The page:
These findings constitute evidence that individual components of a phonological system can exist before there is a full phonological system (e.g., one that includes minimal pairs and assimilation rules). In this regard, these results accord with previous findings with adult homesigners (Brentari et al., 2012) and children acquiring an established sign language (Brentari et al., 2013). Some adult gesturers achieve Stage 1 of our Distributional Model, where handshape is meaningfully manipulated (Brentari et al., in press) and signing children and adult homesigners achieve all four stages of the model, where the opposition of handshape in phonology and morphology is clear (Brentari et al., 2012, 2013, under review). The evidence we have described here shows that a single child homesigner has achieved Stage 3 (morpho)-phonology), but not Stage 4 (morphosyntax). The particular manifestation of these components in both child and adult homesign systems, while not deterministic, nevertheless generally accords with the associations seen in emerging and established sign languages. In other words, while a homesigner will not achieve the same level of linguistic sophistication, in both homesign and sign languages, iconicity is dismantled and reassembled in the service of a multi-componential system. Further, these distributional patterns do not reflect the patterns observed in the gestures produced by hearing people to describe these vignettes in the manual modality, who may astutely exploit available patterns of iconicity and their life experience with co-speech gesture and a spoken language and apply these skills to a specific gestural “problem” presented in a controlled task.

While it is difficult to generalize from a set of five case studies, we take the child and adult homesign findings as an existence proof that some aspects of morphophonology and morphosyntax can develop within an individual who is not acquiring a conventional language. Considered in conjunction with related studies, these findings also suggest that iconicity, in the sense of the hand representing the hand of an agent, or representing an object's movement or properties, does not entirely drive these linguistic developments. Nor is this iconicity easily accessible to individuals gesturing without voice (pantomime) who do not routinely communicate in this fashion. Ongoing analyses of the gesture descriptions produced by the communication partners of the child and adult homesigners offer an opportunity to distinguish these factors. Taken together, this body of work suggests that, while handling and object handshapes are ubiquitous and iconic, the various cognitive and linguistic roles these handshapes can assume cannot be conflated and must be investigated independently, and more importantly, analyzed distributionally.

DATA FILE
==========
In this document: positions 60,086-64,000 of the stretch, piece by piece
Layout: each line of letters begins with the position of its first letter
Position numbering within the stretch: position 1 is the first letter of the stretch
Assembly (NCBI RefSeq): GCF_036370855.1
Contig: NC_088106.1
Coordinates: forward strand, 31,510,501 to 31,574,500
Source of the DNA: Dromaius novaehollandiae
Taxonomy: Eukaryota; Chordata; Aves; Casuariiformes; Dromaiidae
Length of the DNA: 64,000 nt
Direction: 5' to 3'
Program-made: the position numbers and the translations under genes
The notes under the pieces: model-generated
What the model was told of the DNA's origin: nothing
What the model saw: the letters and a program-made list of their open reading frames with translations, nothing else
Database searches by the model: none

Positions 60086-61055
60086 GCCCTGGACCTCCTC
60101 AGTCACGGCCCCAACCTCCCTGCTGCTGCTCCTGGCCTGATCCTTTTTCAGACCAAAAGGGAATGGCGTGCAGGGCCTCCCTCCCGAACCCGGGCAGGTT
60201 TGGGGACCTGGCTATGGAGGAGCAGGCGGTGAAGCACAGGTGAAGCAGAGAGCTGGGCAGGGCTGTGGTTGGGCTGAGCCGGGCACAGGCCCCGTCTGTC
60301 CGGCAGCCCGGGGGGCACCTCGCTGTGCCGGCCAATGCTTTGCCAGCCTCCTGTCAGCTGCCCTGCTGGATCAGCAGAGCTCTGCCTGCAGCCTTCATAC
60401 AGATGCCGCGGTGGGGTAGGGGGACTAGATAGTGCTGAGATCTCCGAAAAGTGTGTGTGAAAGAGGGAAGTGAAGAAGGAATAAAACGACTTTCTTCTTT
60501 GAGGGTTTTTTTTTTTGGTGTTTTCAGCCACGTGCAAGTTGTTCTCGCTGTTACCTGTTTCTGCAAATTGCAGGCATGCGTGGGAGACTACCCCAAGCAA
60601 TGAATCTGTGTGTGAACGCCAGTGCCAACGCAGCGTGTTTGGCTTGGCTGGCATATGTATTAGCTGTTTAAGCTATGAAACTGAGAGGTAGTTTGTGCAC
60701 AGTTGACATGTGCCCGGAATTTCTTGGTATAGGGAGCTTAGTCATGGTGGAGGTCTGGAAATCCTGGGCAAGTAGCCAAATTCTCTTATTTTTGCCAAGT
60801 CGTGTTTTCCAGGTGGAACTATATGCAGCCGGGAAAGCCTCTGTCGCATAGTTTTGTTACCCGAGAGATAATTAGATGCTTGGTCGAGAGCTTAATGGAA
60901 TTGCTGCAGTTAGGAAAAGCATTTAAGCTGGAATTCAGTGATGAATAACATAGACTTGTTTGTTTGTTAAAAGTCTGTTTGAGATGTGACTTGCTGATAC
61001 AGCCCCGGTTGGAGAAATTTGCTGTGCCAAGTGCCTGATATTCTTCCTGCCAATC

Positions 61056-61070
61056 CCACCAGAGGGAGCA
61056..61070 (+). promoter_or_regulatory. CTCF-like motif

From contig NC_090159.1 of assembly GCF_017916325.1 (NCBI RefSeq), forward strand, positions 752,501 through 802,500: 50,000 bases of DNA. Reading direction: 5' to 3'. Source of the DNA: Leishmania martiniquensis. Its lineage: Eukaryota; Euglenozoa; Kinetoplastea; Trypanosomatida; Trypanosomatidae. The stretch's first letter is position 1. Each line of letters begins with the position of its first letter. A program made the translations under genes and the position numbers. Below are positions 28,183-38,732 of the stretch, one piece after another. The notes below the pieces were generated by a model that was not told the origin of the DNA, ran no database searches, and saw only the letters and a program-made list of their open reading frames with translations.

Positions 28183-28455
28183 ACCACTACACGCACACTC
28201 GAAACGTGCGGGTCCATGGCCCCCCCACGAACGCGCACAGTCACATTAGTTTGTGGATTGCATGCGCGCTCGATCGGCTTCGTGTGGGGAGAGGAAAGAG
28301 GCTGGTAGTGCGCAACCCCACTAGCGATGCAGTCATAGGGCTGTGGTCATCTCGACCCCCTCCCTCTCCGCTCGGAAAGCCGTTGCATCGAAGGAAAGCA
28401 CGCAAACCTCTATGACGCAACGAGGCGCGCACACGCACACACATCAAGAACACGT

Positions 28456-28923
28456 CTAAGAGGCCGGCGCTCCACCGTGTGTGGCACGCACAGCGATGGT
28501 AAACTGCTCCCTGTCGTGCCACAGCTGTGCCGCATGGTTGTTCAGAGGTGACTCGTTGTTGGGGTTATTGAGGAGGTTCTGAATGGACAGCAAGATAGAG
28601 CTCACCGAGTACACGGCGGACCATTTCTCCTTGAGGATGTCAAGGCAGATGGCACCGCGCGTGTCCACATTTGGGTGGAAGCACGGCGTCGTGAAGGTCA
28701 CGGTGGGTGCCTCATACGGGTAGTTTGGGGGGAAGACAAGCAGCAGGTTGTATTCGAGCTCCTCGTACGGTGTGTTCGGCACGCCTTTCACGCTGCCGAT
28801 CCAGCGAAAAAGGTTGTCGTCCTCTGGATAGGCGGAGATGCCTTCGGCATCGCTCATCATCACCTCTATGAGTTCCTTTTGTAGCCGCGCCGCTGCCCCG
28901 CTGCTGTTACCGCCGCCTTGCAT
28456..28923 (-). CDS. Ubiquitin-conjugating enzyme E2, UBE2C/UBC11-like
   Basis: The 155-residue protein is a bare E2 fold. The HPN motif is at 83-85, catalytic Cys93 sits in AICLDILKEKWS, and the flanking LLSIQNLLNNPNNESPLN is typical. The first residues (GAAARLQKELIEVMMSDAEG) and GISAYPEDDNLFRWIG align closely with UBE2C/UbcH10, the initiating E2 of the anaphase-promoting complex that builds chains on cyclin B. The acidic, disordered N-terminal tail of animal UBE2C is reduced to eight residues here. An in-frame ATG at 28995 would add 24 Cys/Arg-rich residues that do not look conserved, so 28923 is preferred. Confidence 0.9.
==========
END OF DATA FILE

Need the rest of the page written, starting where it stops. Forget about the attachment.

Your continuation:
Conflict of Interest Statement

The authors declare that the research was conducted in the absence of any commercial or financial relationships that could be construed as a potential conflict of interest.


We thank Julio, the child homesigner, and the four adult homesigners for allowing us to learn from them. We are grateful to the directors and staff of the Center for Special Education in Estelí for their support of this project. Anna Billa, Emily Carrigan, Julia Fanghella, Molly Flaherty, Deanna Gagne, Jon Henner, and Elizabet Spaepen assisted with data collection, and Dr. Claudia Molina and Leybi Tinoco graciously provided data collection support in the field in Nicaragua. We especially thank Lauren Applebaum and Julia Fanghella for coding, John Gerrity for creating the video examples, and Emily Carrigan and Russell Richie for comments. We acknowledge funding support from NSF grants BCS 0112391 and BCS 0547554 to Brentari, and NIH P30 DC010751 to Coppola and D. Lillo-Martin.

Supplementary Material

The Supplementary Material for this article can be found online at:


1. ^For convenience, all of the sign languages mentioned in this paper and their abbreviations are given here: Al-Sayyid Bedouin Sign Language (ABSL), American Sign Language (ASL), Chinese Sign Language (Shanghai dialect; CSL-S), Italian Sign Language (LIS), Israeli Sign Language (ISL), Japanese Sign Language (JSL), Nicaraguan Sign Language (NSL), and Sign Language of the Netherlands (NGT).

2. ^We will refer to this as “finger group complexity” henceforth.

3. ^As one reviewer suggested, it is an open question whether a system will express one meaning with both handshape and movement fused together or whether handshape and movement will have componential meanings. Evaluating this hypothesis will require a parallel and systematic analysis of movement, similar to the one for handshape presented here. This is beyond the scope of this paper, but is an active area of our current work.

4. ^To be as neutral as possible about the linguistic status of such gestures in the different groups we will be comparing, we refer to these as “labels.” Iconic handshapes have a different distribution in labels/nouns, and because we are comparing the portions of participants' responses that are most comparable to sign language classifier constructions, we exclude the labels from the analyses in the current study.

5. ^This phenomenon is phrasal because it is the combination of lexical semantic features that causes the ungrammaticality. So it can be analyzed as either phrasal semantics, or phrasal syntax. Under a syntactic model that allows the features of the lexical semantics to be fed into the syntactic tree for feature checking (e.g., Borer, 2005) it is considered part of syntax.